Montreal’s Blackstrap BBQ

It’s hard to tell what we needed more—superb barbecue, or a reason to go to Verdun—but Montreal’s Blackstrap BBQ satiates both. It’s hard to fathom how they got it so right. Everything from the décor to the aroma screams Kansas City, St. Louis or Memphis. We’re transported off of the island and into a modern-day Western, minus the chaps and gunplay. So what’s their secret?

Finishing his time at Griffintown Café, having trained the kitchen at Dinette Triple Crown, Southern-food aficionado Dylan Kier travelled to the States to experience world-class barbecue. He studied its complexities and vowed to abolish baste-based barbeque in Montreal, a practice so often perpetuated by restaurants claiming to be authentic. Compared to Blackstrap, they don’t stand a chance.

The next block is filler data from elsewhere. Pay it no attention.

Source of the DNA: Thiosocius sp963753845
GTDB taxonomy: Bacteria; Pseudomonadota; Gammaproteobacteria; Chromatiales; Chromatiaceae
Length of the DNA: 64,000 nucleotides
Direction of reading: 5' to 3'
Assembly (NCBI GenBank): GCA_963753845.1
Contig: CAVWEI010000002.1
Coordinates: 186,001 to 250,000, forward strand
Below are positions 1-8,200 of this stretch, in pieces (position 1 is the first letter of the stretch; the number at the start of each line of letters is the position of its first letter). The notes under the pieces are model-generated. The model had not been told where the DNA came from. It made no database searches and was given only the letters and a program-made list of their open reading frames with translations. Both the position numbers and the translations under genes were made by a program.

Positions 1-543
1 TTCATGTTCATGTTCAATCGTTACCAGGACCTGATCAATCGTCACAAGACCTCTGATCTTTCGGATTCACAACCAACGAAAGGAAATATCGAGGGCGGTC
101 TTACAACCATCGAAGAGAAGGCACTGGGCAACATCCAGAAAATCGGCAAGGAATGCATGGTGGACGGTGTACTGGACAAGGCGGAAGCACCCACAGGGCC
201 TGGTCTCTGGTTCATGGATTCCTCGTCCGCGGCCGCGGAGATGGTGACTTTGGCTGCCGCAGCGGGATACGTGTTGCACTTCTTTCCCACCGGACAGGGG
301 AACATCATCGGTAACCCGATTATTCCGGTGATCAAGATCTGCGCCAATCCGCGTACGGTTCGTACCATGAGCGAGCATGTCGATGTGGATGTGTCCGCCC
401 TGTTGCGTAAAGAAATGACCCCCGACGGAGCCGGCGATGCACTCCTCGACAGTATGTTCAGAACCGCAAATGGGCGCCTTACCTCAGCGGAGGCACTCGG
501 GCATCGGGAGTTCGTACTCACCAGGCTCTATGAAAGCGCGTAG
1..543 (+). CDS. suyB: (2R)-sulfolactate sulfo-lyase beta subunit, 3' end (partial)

With its open kitchen, rustic wall hangings and carpenter-commissioned tables, this place easily and inarguably is the new authority on Southern food in Montreal. The shining star is Le Gros: a basket of pulled pork, brisket, ribs, chicken, fries, braised greens—takes breath—fresh slaw and deep-fried mac ‘n’ cheese balls. Best split between two to avoid cardiac arrest.

Second to Le Gros, is their Burnt Ends Poutine—which wreaked havoc on social media feeds the week Blackstrap opened. Burnt ends are found at the edges of brisket, where flavour and juiciness is most ripe and the smoke flavour is a little stronger. Cubed into a poutine with perfectly constructed amenities, and you’ve got yourself a candidate for best in Montreal.

While amateur critics complain about missing menu items, Blackstrap operates on “make only what you need for the day.” If you’re so desperate for fall-off-the-bone ribs (and who isn’t), plan to go on a day where you can make it for dinner.

Blackstrap BBQ 4436 Wellington St., 514-507-6772

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